But for cardio, where we're really looking at fat utilization, it makes so much more sense to go in fasted plus the mitochondrial development, et cetera. So, That makes a ton of [00:29:35] sense. I always say to people, if you're doing something that requires performance, like you're running the fastest mile or you're trying to lift heavy, heaviest weight you've ever done, you probably want to be in the Fed State to do those things because you want that quick glucose first.
Yeah, because that's a big thing. You're not using fast during a weight workout. If you are, you're. Something [00:30:00] yourself. Yeah. Something really, really, really wrong there. But as far as the protein goes in the morning, that is my biggest mantra is protein first. Like it is, yeah. So clear that when you start the day and you break that fast with really, you know, a good protein, at least 30 grams, like it is such a difference.
What are you seeing in terms of how that helps with the hunger when they do that? Oh, a hundred. So insulin, [00:30:25] grelin, leptin, all of these hunger hormones, cortisol, these things are very, very responsive to your first meal of the day because you're, you know, in the catabolic state. And then after you eat, you basically kind of set the tone for the day.
And so you see better control of appetite and cravings throughout the day. So these are like the things we just talked about, getting some sunlight, not eating [00:30:50] three hours before bed, having a high protein breakfast. I mean those, even just those three interventions, game changer for people, right? I have a teenager and I'm telling him all this stuff and against all of his friends and everything they do.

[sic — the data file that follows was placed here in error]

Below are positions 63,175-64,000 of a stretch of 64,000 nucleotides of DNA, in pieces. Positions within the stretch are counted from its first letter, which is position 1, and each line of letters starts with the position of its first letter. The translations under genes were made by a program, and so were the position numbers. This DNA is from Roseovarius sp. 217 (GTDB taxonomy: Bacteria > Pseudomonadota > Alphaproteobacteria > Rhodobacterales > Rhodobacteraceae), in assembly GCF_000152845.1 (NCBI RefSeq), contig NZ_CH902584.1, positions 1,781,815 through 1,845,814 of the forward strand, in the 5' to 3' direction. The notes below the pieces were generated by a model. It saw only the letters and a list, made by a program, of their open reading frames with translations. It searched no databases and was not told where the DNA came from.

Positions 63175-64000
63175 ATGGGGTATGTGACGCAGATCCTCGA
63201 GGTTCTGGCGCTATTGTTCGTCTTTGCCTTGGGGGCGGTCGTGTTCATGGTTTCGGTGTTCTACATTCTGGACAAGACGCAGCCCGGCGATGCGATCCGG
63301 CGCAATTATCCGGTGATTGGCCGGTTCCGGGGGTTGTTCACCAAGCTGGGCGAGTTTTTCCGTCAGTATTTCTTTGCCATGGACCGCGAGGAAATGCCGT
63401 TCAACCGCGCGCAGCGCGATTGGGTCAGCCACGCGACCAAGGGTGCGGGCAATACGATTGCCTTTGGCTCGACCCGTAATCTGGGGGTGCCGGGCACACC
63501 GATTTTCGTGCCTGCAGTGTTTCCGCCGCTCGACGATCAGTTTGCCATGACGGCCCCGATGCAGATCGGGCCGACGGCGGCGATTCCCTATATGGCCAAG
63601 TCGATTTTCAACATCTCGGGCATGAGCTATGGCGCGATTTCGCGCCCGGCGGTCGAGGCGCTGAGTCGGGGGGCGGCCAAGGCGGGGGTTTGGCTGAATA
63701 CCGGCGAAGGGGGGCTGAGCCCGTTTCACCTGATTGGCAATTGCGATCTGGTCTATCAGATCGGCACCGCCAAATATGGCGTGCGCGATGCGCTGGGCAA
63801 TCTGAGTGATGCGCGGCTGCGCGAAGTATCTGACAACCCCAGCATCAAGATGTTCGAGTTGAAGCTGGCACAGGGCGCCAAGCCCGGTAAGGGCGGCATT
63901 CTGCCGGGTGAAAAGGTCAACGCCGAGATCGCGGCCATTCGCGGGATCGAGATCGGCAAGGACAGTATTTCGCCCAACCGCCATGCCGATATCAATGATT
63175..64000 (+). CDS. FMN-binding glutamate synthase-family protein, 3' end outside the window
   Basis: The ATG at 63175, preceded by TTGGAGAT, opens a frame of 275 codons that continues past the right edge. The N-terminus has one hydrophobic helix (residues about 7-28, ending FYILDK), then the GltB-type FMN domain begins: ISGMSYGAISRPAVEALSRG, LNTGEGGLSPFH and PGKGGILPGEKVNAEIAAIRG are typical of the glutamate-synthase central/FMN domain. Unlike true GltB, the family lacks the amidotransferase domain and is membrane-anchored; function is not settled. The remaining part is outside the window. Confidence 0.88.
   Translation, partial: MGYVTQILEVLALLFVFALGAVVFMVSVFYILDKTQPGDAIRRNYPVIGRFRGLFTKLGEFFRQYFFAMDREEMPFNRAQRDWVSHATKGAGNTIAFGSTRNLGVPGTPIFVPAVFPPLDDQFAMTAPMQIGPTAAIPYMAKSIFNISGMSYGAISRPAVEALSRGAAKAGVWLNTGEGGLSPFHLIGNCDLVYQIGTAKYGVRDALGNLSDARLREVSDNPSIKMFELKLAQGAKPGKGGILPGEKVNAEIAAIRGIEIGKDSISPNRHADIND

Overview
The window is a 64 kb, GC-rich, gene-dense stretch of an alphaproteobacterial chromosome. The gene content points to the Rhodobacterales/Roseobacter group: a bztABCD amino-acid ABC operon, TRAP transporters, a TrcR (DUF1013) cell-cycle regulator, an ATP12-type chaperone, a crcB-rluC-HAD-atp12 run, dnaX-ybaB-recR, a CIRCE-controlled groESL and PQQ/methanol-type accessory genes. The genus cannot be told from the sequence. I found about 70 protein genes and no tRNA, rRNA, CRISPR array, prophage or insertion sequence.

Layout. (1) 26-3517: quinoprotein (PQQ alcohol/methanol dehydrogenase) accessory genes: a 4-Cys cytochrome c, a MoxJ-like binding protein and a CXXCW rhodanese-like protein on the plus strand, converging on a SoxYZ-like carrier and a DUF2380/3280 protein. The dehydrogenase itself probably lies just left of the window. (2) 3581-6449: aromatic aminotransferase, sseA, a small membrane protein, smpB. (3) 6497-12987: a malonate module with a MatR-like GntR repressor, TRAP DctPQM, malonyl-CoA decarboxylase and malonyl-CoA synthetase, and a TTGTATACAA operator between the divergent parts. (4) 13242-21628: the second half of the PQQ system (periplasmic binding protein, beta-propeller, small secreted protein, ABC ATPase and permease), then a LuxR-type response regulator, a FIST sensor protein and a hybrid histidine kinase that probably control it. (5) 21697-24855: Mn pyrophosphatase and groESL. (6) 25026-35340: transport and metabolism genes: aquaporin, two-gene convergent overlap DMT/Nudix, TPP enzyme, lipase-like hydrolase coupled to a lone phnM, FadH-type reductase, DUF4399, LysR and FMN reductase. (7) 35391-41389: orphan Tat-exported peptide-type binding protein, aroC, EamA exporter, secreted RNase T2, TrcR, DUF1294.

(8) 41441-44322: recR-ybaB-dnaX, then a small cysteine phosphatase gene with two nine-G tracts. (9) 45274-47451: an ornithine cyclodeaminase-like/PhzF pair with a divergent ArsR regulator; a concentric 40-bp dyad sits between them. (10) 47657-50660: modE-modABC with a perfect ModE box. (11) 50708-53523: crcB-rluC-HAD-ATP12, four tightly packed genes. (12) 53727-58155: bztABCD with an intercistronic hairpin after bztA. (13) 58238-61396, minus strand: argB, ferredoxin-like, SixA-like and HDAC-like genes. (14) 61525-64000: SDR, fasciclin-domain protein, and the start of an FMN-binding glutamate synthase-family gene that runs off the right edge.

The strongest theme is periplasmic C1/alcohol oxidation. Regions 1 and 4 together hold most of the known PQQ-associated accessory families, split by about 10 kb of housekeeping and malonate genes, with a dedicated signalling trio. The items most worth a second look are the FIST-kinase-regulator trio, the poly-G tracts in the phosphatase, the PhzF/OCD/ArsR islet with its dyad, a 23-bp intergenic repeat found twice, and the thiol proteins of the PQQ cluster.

You know, traditionally they come home from practice and they're eating huge meals late at night and they're never getting any sunlight in the mor, you know, they're lazy in the morning, and it's like counter culture [00:31:15] to do these things, but it literally is going to save us from, I will say, like we have to learn how to save ourselves because no one is coming to save us.
You know, you say this is counterculture. Who would wanna go along with culture if that now has left us to a point where 12%, it's really less. You know that because that was the Pande pre pandemic. Some very small percentage of the population's actually metabolically healthy. [00:31:40] Clearly that's not working.
So why would we do more of that? Unless we are crazy. I'll tell you one good thing about your teens, if they're not fully adopting what you are recommending, you'll be amazed. Like one of my sons went off to college and all the things I've been telling him that he was like, mom goes off to college, calls me and goes, Hey, I take supplements for you, told me what to take.
Comes back, he's gluten-free, eating more protein. He's like, well, [00:32:05] okay, so they're listening. They might just not, you know, fully embrace. My son's like a daredevil, so he loves to try all these weird foods. So I'll be like, oh look, there's a coconut keifer that you just have to take a shot of, and it's probiotic.
And he's like, all right, lemme try it. And I, I just love, it's like kinda like a challenge, like the hot, hot chip challenge or whatever. I feel like, you know, getting this into their, just their [00:32:30] realm is exactly what you're saying. Like, I'm just hoping that at some point they're gonna be like, oh yeah, I remember having, Probiotic drink in the morning, or I remember my mom never let us eat, you know, super late at night or whatever it is.